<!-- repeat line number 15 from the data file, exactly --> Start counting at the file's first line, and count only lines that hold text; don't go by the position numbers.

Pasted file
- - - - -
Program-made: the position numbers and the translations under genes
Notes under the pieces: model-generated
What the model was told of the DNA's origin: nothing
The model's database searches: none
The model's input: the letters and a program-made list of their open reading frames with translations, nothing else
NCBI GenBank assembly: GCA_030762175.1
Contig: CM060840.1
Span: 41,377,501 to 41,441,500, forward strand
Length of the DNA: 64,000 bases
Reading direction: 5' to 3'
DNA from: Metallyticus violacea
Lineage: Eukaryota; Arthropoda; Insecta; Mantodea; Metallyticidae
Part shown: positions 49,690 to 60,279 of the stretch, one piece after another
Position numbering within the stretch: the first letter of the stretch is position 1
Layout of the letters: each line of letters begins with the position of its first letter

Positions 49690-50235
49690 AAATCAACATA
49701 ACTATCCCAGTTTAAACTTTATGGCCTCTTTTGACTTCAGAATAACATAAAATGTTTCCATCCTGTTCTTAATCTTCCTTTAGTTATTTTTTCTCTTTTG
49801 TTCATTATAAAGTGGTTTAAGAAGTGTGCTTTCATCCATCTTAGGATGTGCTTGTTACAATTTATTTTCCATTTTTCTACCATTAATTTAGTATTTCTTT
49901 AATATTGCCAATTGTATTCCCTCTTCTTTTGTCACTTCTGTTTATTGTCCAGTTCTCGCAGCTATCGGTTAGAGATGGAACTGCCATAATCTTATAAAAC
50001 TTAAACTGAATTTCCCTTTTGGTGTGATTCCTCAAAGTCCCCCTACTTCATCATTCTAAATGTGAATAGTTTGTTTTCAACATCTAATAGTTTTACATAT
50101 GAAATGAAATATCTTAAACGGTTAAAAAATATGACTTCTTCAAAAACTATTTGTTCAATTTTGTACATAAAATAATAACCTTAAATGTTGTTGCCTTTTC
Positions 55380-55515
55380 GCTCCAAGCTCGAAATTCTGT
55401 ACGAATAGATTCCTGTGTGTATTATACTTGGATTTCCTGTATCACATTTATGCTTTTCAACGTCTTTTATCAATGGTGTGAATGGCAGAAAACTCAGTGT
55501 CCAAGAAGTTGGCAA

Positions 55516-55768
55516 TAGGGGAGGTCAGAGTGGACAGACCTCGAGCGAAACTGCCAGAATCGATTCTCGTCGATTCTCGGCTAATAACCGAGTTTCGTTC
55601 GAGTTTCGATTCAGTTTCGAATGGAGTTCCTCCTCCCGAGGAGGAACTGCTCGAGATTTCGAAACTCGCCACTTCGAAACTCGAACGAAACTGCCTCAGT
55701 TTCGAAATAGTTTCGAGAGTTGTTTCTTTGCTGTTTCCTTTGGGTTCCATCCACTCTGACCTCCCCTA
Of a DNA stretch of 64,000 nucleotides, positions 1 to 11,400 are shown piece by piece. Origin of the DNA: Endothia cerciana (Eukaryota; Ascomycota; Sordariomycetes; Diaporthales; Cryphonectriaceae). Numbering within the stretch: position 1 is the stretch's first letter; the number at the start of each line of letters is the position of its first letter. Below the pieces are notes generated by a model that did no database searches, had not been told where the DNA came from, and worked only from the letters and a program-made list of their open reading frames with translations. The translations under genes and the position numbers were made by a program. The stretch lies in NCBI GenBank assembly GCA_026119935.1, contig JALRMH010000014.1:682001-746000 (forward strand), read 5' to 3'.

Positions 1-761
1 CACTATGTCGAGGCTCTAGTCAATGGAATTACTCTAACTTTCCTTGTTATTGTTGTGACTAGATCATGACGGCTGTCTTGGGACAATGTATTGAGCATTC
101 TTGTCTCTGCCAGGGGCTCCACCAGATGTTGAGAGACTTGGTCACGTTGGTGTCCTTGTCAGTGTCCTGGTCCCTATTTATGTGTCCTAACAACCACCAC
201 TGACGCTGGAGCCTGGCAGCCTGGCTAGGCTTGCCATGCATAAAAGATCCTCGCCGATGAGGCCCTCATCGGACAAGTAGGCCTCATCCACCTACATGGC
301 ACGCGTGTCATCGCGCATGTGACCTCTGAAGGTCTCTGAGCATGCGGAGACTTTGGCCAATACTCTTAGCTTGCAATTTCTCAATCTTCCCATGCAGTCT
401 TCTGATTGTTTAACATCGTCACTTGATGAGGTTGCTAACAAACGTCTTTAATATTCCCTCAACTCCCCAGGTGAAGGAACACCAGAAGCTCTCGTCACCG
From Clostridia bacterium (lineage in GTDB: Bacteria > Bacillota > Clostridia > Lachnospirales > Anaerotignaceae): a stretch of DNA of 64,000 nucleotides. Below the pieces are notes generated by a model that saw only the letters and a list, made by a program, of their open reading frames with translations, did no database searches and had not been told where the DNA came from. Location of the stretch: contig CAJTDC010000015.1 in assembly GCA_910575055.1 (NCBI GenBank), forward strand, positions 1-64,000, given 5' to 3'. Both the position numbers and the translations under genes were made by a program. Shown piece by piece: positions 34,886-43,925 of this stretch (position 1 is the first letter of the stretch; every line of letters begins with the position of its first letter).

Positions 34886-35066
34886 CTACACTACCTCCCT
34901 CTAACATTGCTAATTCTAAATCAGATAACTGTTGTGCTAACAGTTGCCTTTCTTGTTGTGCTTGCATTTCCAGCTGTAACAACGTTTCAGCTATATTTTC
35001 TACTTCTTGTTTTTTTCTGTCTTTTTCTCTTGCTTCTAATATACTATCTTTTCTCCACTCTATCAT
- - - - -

Layout of the letters: each line of letters begins with the position of its first letter